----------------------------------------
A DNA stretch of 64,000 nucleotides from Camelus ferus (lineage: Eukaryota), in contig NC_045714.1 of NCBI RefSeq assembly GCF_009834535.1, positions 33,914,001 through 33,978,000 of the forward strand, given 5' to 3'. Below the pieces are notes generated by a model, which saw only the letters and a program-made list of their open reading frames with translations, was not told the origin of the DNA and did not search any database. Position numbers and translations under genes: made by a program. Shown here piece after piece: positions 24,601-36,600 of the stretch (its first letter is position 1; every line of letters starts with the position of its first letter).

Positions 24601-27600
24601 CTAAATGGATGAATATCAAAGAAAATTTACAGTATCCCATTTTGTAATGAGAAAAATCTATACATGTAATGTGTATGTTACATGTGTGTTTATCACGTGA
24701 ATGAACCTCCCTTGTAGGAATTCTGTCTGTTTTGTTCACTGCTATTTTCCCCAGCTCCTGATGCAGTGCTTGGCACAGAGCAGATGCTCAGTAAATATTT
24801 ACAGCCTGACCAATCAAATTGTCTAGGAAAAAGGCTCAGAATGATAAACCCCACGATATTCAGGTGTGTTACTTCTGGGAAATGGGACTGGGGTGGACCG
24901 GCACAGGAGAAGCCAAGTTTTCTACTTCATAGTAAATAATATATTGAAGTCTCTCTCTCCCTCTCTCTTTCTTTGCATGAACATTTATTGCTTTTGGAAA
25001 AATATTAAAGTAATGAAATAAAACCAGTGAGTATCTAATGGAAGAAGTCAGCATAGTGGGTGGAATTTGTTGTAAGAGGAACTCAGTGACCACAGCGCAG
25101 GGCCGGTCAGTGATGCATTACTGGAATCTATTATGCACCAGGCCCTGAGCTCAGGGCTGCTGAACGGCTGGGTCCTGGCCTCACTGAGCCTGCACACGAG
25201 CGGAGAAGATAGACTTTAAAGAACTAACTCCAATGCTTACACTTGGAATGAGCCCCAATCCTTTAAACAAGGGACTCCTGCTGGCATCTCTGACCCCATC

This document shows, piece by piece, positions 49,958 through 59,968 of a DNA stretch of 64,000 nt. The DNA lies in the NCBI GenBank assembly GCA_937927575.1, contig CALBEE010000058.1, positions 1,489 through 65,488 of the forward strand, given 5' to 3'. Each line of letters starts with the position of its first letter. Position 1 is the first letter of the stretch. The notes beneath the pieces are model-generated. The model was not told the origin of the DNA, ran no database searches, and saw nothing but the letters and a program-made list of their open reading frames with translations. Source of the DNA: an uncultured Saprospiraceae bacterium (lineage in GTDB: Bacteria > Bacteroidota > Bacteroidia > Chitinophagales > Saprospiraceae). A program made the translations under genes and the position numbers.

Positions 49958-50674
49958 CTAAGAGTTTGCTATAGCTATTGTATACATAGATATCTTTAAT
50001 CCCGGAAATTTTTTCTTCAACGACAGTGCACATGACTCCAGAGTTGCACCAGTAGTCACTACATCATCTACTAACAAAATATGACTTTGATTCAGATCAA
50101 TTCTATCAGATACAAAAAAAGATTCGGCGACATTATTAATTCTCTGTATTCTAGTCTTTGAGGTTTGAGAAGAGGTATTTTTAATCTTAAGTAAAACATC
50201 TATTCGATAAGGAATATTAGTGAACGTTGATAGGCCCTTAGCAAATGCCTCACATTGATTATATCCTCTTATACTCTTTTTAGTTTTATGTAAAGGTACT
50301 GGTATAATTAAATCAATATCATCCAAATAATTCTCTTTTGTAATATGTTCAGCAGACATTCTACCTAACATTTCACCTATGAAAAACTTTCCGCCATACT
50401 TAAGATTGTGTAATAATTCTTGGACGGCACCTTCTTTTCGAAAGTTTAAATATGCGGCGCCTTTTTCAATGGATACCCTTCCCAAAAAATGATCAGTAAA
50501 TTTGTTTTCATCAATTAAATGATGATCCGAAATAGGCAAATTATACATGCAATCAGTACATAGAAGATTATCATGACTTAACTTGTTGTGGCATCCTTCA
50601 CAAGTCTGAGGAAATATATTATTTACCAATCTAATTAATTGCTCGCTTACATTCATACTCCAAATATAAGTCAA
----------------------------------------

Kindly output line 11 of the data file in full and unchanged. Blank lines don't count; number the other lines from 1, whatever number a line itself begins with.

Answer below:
Positions 49958-50674